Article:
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3 Skills You Need for Writing Sales Emails
We all sell something sometime. If you’re in sales for a living, you sell specific products or services and are compensated for doing so. Those of us not on a sales team may also have to pitch and sell too, perhaps more than we realize.
At a job interview, you sell yourself as the best candidate for a role. A spouse might sell their partner on the idea of spending money on a kitchen renovation instead of a trip to Hawaii. A parent sells the virtues of vegetables to their child—an especially tough sell, to be sure.
Selling is a part of life—and so is email. Hence, it’s no surprise that email has become a sales tool. And a compelling sales-centric email requires solid writing skills, especially when our inboxes are so overflowing that many messages go ignored. A sales email, often viewed as unimportant to recipients, has to work even harder to be noticed, especially if it isn’t expected. So, if you want to make a sale by email—or at least lay the groundwork for a sale, writing skills are essential.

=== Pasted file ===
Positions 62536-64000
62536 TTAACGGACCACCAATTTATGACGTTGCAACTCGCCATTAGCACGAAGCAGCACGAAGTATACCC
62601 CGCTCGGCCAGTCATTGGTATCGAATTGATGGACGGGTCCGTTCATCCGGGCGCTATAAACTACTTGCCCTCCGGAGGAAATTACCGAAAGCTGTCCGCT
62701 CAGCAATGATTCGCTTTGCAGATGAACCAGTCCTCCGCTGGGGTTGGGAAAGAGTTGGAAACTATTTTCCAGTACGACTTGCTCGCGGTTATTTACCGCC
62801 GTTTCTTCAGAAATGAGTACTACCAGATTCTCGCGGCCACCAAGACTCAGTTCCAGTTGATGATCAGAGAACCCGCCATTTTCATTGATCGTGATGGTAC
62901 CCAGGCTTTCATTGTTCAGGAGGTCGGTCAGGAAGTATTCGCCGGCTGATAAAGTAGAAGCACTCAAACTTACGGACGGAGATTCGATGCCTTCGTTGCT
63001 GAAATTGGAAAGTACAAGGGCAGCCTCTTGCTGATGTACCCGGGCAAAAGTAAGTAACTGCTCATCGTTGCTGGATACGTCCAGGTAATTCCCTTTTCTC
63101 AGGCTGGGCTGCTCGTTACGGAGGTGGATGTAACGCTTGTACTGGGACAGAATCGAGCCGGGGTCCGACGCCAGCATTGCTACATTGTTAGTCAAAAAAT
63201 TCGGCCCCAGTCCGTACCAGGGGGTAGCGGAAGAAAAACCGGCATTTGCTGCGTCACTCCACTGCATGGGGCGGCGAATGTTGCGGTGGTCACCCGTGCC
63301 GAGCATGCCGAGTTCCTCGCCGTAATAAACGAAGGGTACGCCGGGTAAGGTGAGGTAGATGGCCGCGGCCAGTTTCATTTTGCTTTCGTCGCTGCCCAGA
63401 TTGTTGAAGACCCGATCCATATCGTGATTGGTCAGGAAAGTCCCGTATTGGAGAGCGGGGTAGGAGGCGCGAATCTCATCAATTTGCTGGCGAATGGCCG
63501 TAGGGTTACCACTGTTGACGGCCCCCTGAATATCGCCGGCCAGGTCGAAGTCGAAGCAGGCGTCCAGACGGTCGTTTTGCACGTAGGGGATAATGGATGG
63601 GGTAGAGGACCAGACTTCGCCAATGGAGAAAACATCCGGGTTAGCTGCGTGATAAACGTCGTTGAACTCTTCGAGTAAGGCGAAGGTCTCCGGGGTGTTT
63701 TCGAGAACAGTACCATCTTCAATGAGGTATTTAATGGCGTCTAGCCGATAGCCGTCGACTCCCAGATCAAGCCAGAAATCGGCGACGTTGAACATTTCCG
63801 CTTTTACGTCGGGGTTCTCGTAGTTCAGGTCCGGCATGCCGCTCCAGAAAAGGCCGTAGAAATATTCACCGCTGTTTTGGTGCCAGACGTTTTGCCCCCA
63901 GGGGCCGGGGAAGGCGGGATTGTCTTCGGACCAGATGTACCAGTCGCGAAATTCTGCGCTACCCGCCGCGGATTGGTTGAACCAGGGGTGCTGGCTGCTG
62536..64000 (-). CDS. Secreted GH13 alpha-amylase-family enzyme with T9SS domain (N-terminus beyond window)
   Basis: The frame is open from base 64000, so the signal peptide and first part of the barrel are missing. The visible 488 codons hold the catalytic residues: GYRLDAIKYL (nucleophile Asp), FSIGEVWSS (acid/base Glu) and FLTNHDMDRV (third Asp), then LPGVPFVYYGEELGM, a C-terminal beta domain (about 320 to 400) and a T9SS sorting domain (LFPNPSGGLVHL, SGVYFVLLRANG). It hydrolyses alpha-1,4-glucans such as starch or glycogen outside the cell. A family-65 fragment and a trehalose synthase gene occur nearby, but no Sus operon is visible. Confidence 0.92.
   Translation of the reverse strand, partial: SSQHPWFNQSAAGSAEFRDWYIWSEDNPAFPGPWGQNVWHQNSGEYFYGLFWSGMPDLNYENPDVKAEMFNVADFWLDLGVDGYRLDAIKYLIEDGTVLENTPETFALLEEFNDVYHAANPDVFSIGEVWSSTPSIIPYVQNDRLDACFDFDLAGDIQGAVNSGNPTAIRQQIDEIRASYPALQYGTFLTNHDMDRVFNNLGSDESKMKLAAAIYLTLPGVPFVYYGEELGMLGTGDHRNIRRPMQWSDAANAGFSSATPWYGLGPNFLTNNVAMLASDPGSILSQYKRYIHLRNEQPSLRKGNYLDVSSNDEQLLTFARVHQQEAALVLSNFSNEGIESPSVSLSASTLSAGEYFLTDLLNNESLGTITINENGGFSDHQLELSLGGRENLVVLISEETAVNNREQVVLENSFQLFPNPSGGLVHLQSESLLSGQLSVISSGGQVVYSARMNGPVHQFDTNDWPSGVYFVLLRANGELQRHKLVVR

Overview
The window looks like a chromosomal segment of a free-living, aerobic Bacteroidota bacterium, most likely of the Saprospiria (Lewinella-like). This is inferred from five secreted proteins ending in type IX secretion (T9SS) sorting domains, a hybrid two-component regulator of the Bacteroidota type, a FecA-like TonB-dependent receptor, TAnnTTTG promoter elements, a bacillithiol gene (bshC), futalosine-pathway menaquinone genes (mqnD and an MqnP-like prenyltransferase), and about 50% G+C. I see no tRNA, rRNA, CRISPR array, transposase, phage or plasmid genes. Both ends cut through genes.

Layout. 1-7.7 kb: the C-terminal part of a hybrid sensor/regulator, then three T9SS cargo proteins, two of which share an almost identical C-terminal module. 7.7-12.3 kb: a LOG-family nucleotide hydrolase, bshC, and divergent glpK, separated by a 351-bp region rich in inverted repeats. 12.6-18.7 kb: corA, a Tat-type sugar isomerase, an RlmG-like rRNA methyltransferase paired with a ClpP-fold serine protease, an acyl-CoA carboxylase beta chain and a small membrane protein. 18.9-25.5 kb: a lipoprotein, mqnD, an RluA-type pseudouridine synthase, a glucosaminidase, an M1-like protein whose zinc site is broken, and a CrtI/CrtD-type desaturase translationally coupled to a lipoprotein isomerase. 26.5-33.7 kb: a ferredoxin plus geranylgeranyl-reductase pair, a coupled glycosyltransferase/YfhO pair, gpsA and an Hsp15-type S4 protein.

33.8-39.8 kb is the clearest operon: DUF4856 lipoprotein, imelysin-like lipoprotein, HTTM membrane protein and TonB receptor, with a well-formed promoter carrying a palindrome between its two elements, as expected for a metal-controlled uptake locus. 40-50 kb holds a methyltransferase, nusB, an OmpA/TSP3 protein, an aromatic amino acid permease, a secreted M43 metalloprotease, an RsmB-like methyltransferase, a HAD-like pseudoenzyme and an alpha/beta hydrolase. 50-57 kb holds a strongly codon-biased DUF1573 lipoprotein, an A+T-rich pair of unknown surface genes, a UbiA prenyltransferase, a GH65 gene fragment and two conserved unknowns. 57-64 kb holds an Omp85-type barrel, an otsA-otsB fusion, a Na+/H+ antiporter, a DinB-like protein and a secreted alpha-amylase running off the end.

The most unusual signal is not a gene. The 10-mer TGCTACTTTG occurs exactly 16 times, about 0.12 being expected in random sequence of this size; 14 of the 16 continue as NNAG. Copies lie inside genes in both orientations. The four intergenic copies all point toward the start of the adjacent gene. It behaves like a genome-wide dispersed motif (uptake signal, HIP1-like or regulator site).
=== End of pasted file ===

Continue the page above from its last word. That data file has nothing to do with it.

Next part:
If writing doesn’t come easily to you, don’t deem it a lost cause. We all have skills we learned and practiced before becoming adept at them. For example, does anyone jump on a bike and ride without falling a couple of times at first? Probably not. Someone usually holds the bike and guides them as we first get used to it. Let’s take something more routine, like making coffee. To make your first pot of coffee, you probably followed either written or verbal instructions. You may have referred to those instructions the second time you made a pot too to ensure you had the correct ratio of coffee grinds to water. But now, you likely make coffee regularly without a second thought and may have tweaked your technique so the coffee better suits you. All this is to say, we acquire new abilities all the time. Think of writing in this same way. It’s not that you can’t write: it’s just that you need some guidance and practice to do it well.
Granted, writing can be intimidating if you feel you don’t have a knack for it. So below we break the skill into manageable chunks to improve your writing know-how and chances for making that sale.
Use proper grammar